Japantown History Series with Dr. Meredith Oda: Japan and San Francisco During the Early Cold War

April 22, 2021

Co-Sponsored by the National Japanese American Historical Society (NJAHS)
Order Books Online: http://bit.ly/jtownhistorybook

The Center and the National Japanese American Historical Society are pleased to present a two-part lecture series on the history of San Francisco Japantown with historian Dr. Meredith Oda. These lectures will be based on Dr. Oda’s research and writings in her book, The Gateway to the Pacific: Japanese Americans and the Remaking of San Francisco. Join us for an enlightening lecture and audience Q&A, and uncover insights to our community’s post-WWII past.

Japantown History Series – Lecture No. 1: Japan and San Francisco During the Early Cold War

Civic leaders and ordinary people from all walks of life in San Francisco cultivated and celebrated their city’s ties with Japan almost immediately after the Pacific War ended, most notably with the construction of the Japanese Cultural and Trade Center in the Japantown neighborhood. This talk will explore the city’s many economic, civic, and cultural relations with Japan, and the ways that the recent enemy became central to postwar San Francisco’s civic identity. We’ll look at examples such as the now-defunct sister-city relationship, the precursor to the Asian Art Museum, Japanese restaurants, Japanese food imports, and the role of Japanese Americans in these transpacific relations. 

Praise for The Gateway to the Pacific: Japanese Americans and the Remaking of San Francisco


The American Historical Review:
The Gateway to the Pacific is a superb work of urban, social, Japanese American, and transpacific history. . . . It is an excellent example of how a local history serves as a window into national and global dynamics.”

California History:
“The value of this work is greatly enhanced by the author’s voluminous original research in conducting her study, including letters, newspaper and magazine articles, archival municipal evidence, records of interviews by and about major figures, and records of city missions toJapan. The vast quantity of pertinent primary materials uncovered permits the author to demonstrate the step-by-step evolution of the relationship between San Francisco and Japan and the critical role that Japanese Americans played in this process.”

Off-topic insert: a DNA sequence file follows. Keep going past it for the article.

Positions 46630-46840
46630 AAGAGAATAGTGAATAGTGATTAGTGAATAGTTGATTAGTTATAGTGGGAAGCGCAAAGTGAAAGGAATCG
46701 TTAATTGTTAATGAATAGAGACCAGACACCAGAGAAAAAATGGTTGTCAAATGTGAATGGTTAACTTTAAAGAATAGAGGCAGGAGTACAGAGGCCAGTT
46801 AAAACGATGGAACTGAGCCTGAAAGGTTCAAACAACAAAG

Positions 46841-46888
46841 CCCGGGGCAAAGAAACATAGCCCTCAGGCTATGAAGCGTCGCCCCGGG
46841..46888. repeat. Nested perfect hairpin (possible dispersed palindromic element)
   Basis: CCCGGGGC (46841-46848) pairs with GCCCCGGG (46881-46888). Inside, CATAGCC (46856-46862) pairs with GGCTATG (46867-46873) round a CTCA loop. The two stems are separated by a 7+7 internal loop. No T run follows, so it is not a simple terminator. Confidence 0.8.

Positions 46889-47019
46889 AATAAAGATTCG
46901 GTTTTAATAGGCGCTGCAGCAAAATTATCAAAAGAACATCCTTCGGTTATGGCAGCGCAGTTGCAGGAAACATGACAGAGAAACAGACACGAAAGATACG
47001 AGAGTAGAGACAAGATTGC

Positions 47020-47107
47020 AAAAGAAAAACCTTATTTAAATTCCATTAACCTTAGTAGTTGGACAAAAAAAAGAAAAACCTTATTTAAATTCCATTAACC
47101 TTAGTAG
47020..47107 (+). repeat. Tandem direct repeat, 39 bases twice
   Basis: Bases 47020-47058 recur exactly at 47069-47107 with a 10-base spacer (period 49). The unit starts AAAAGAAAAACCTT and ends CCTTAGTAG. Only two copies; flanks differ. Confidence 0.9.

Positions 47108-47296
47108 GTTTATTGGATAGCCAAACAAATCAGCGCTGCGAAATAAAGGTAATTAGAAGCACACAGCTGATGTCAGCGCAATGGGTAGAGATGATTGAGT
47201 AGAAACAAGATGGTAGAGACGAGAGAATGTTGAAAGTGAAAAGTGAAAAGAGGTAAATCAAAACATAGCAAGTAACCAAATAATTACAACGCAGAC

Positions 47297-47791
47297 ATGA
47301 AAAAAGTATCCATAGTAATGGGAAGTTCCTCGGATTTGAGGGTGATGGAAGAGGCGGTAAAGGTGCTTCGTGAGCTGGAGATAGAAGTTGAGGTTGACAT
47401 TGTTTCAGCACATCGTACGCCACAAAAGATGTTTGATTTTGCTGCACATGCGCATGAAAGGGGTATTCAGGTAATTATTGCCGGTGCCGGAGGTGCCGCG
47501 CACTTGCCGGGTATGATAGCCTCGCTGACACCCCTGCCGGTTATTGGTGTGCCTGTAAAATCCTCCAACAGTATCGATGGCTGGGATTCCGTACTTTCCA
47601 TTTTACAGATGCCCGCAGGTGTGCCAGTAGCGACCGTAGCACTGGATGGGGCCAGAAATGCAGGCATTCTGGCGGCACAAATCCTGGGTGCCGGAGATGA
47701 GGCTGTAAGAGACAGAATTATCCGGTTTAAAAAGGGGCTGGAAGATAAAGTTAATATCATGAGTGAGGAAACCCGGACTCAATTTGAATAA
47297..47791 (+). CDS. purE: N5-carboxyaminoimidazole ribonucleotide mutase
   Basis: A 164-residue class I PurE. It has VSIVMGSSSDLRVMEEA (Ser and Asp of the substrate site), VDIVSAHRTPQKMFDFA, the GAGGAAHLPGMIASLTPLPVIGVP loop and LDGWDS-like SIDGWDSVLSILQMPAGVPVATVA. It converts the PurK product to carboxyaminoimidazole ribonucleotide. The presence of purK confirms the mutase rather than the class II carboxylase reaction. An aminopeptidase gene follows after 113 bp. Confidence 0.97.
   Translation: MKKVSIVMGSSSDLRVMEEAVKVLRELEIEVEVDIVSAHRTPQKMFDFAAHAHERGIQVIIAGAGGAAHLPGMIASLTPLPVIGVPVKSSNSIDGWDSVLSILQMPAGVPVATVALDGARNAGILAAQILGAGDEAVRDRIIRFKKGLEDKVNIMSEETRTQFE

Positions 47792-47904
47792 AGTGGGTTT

About Dr. Meredith Oda:

Meredith Oda is Associate Professor of History at the University of Nevada, Reno. Originally from Philadelphia, she lived in the Bay Area for ten years, attending UC Berkeley for her undergraduate degree and working at the National Japanese American Historical Society in Japantown after college. She then received her doctorate from the University of Chicago and has had fellowships and grants from the Huntington Library, the Center for East Asian Studies at the University of Chicago, and the University of Nevada, Reno. Her research and teaching focus on Asian American history, urban history, US-East Asian relations, and the U.S. in the world. Her first book, The Gateway to the Pacific: Japanese Americans and the Remaking of San Francisco (Chicago, 2018), is a transpacific urban history of San Francisco. Her current book project looks at alienage, mobility, and Japanese American resettlement from the WWII incarceration camps until the 1952 Walter-McCarran Immigration and Nationality Act.